MSF provides assistance to refugees from Burundi and the Democratic Republic of Congo (DRC) living in overcrowded camps in Tanzania, with poor sanitation and little access to healthcare.
The unhygienic conditions mean that people are at risk of diseases such as cholera. Malaria is rife, and many suffer from respiratory tract infections and diarrhoea.
In 2015, according to figures from the UNHCR, the UN refugee agency, there were almost 200,000 refugees in Tanzania, the majority from the DRC and Burundi. Many have been in the country since the 1990s, but the number from Burundi increased significantly as a result of political unrest in the country in May. Following reports of a cholera outbreak among the new arrivals, MSF set up a cholera treatment centre (CTC) in a football stadium that was serving as a transit site for refugees in Kigoma, and another at a transit site in Kagunga, about four hours by boat from Kigoma. MSF worked in Kagunga transit camp for just over a month until the end of June. Around 37 people were admitted to the 20-bed centre during the five weeks. Staff also carried out health promotion activities and provided water and sanitation in the camp.
Nyarugusu refugee camp
MSF began work in Nyarugusu camp in May 2015, and set up a CTC. In June, following the unrest in Burundi, there was a new influx of refugees and at one point there were up to 1,000 new arrivals every day. The camp was quickly overwhelmed, and humanitarian organisations struggled to provide enough water, food, shelter and medical services. Teams started running mobile clinics and outpatient nutrition programmes, and supported the intensive therapeutic feeding centre in the Tanzanian Red Cross hospital. In the absence of other organisations with emergency response capacity, teams also distributed around 90 million litres of water.
In collaboration with the Ministry of Health, the World Health Organization and UNHCR, the UN refugee agency, MSF supported an oral cholera vaccination campaign and 232,997 doses of the vaccine were administered. The campaign was completed in July and transmission was successfully halted. There was no cholera outbreak inside Nyarugusu camp.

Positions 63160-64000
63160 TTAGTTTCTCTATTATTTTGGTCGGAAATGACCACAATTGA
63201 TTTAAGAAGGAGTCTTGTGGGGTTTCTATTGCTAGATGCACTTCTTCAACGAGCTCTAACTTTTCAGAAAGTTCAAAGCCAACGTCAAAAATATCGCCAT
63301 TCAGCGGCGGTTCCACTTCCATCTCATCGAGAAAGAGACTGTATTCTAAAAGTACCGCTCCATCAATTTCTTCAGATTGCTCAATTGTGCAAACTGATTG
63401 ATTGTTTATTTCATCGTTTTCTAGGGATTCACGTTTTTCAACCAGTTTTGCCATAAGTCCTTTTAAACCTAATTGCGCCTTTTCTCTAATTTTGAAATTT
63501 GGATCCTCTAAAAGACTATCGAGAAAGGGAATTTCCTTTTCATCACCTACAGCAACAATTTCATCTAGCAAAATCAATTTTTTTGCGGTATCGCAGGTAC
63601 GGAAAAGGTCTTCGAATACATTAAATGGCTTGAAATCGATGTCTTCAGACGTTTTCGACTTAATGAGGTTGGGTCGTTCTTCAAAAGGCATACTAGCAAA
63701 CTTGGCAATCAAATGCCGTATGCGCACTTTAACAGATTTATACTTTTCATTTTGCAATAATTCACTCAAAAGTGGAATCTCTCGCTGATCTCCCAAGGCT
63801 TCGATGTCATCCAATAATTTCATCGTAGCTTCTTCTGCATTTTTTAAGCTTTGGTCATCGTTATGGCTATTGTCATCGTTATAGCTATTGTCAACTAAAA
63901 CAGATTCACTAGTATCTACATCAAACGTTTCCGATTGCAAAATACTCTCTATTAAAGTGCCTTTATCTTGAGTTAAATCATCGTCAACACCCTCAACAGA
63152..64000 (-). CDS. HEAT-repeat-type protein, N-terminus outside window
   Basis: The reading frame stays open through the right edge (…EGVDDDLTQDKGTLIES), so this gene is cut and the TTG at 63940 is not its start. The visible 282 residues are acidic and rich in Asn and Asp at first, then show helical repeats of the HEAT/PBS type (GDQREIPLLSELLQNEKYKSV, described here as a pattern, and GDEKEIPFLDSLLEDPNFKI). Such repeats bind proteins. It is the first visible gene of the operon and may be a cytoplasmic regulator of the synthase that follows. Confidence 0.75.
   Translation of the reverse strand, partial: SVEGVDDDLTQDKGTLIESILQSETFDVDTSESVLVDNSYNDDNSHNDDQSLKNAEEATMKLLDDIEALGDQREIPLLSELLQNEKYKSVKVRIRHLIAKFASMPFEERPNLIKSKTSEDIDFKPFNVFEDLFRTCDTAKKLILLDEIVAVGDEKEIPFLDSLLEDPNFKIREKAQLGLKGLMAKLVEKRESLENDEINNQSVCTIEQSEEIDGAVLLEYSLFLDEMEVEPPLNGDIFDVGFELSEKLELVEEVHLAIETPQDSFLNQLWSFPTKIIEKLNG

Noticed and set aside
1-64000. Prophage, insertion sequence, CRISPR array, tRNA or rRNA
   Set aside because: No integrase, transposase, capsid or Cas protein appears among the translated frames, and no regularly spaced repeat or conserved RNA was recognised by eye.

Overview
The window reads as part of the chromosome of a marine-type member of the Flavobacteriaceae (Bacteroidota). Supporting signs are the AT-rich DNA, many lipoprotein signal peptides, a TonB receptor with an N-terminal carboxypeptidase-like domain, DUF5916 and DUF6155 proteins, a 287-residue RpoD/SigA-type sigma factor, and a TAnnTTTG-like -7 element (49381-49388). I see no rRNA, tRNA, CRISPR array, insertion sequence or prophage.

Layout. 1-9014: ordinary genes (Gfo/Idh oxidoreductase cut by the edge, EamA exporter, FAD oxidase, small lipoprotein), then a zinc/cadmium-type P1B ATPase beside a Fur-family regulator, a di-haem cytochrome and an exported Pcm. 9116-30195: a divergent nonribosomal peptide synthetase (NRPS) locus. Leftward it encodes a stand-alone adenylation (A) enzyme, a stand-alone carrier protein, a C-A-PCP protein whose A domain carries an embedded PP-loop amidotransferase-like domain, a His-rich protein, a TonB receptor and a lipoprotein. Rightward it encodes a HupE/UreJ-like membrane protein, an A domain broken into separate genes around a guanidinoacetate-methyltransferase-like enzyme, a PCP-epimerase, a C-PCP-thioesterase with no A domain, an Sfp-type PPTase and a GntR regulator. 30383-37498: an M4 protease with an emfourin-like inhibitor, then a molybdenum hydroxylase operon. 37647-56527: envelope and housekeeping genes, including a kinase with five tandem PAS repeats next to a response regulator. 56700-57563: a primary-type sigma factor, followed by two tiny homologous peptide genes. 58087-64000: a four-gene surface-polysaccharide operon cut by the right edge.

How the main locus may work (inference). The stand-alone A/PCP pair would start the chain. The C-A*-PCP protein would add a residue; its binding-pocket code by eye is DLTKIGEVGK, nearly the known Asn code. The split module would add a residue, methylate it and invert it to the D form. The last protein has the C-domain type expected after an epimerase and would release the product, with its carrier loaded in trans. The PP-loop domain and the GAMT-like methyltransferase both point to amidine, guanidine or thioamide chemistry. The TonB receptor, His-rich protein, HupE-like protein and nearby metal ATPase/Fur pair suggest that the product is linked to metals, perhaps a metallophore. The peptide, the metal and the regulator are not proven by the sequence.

MSF treated 18,836 people in Nyarugusu, mostly for malaria, diarrhoea or respiratory tract infections. Towards the end of the year, teams began to offer mental health services, and around 600 consultations were carried out per week.
Nduta refugee camp
In October, MSF set up a 100-bed hospital in Nduta refugee camp, providing care for malnutrition, reproductive health and victims of sexual violence. Teams also ran mobile clinics and conducted medical and malnutrition screening for new arrivals. Between October and December, staff carried out 17,591 outpatient consultations, assisted 62 deliveries and performed 9,535 malaria tests (of which 6,201 were positive).
In addition, MSF donated 3,500 tents and distributed over 1,500,000 litres of water.
No. staff in 2015: 19 | Expenditure: €6.1 million | Year MSF first worked in the country: 1993 | msf.org/tanzania
Melanie Kabura – 33, Community Leader from Burundi.
"They were beating and killing people in the street. We had to leave everything behind; we only came with the clothes we were wearing. We arrived in Nyarugusu in July 2015. Here, life is not good. We sleep on the ground. When the rain comes, it is a big problem. The roof is not strong and we are afraid of what will happen. We do not have everything we need, we want to feel safer. We cannot return to Burundi because we are afraid. I am tired of fleeing from my country. My dream is to have a job that is paid well so that I can look after my children. I want to live in a place where it is stable. But for now, there is no future for my children."